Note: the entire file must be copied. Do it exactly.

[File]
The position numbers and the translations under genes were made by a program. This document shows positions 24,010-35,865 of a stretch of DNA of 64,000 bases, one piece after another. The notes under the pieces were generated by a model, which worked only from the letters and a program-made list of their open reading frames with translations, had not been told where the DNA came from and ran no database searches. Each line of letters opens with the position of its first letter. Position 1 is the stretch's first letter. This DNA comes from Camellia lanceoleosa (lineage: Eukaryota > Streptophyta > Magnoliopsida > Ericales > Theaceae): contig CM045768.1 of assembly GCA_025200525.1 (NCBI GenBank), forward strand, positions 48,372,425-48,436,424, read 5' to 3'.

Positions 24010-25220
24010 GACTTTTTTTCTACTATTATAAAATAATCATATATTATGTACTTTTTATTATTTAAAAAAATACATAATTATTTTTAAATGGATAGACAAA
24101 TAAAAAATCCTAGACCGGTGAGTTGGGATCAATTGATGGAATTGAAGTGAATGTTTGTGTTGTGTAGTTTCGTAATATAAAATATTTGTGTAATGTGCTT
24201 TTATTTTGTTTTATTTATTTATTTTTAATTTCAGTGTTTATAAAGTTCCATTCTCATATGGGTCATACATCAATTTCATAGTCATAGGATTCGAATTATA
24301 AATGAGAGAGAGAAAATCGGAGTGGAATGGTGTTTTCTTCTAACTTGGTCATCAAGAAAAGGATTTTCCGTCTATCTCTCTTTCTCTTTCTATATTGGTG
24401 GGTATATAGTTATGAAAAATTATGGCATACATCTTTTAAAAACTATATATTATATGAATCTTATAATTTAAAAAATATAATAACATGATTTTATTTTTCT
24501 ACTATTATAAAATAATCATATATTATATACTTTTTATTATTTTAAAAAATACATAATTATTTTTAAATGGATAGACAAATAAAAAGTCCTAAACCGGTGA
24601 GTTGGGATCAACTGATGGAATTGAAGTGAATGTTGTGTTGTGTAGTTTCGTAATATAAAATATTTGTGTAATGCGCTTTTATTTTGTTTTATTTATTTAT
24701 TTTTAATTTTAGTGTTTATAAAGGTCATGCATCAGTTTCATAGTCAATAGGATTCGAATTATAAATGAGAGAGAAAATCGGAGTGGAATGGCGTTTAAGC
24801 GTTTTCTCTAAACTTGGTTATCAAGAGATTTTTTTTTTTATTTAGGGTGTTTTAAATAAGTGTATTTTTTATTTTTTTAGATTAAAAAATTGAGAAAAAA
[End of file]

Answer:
The position numbers and the translations under genes were made by a program. This document shows positions 24,010-35,865 of a stretch of DNA of 64,000 bases, one piece after another. The notes under the pieces were generated by a model, which worked only from the letters and a program-made list of their open reading frames with translations, had not been told where the DNA came from and ran no database searches. Each line of letters opens with the position of its first letter. Position 1 is the stretch's first letter. This DNA comes from Camellia lanceoleosa (lineage: Eukaryota > Streptophyta > Magnoliopsida > Ericales > Theaceae): contig CM045768.1 of assembly GCA_025200525.1 (NCBI GenBank), forward strand, positions 48,372,425-48,436,424, read 5' to 3'.

Positions 24010-25220
24010 GACTTTTTTTCTACTATTATAAAATAATCATATATTATGTACTTTTTATTATTTAAAAAAATACATAATTATTTTTAAATGGATAGACAAA
24101 TAAAAAATCCTAGACCGGTGAGTTGGGATCAATTGATGGAATTGAAGTGAATGTTTGTGTTGTGTAGTTTCGTAATATAAAATATTTGTGTAATGTGCTT
24201 TTATTTTGTTTTATTTATTTATTTTTAATTTCAGTGTTTATAAAGTTCCATTCTCATATGGGTCATACATCAATTTCATAGTCATAGGATTCGAATTATA
24301 AATGAGAGAGAGAAAATCGGAGTGGAATGGTGTTTTCTTCTAACTTGGTCATCAAGAAAAGGATTTTCCGTCTATCTCTCTTTCTCTTTCTATATTGGTG
24401 GGTATATAGTTATGAAAAATTATGGCATACATCTTTTAAAAACTATATATTATATGAATCTTATAATTTAAAAAATATAATAACATGATTTTATTTTTCT
24501 ACTATTATAAAATAATCATATATTATATACTTTTTATTATTTTAAAAAATACATAATTATTTTTAAATGGATAGACAAATAAAAAGTCCTAAACCGGTGA
24601 GTTGGGATCAACTGATGGAATTGAAGTGAATGTTGTGTTGTGTAGTTTCGTAATATAAAATATTTGTGTAATGCGCTTTTATTTTGTTTTATTTATTTAT
24701 TTTTAATTTTAGTGTTTATAAAGGTCATGCATCAGTTTCATAGTCAATAGGATTCGAATTATAAATGAGAGAGAAAATCGGAGTGGAATGGCGTTTAAGC
24801 GTTTTCTCTAAACTTGGTTATCAAGAGATTTTTTTTTTTATTTAGGGTGTTTTAAATAAGTGTATTTTTTATTTTTTTAGATTAAAAAATTGAGAAAAAA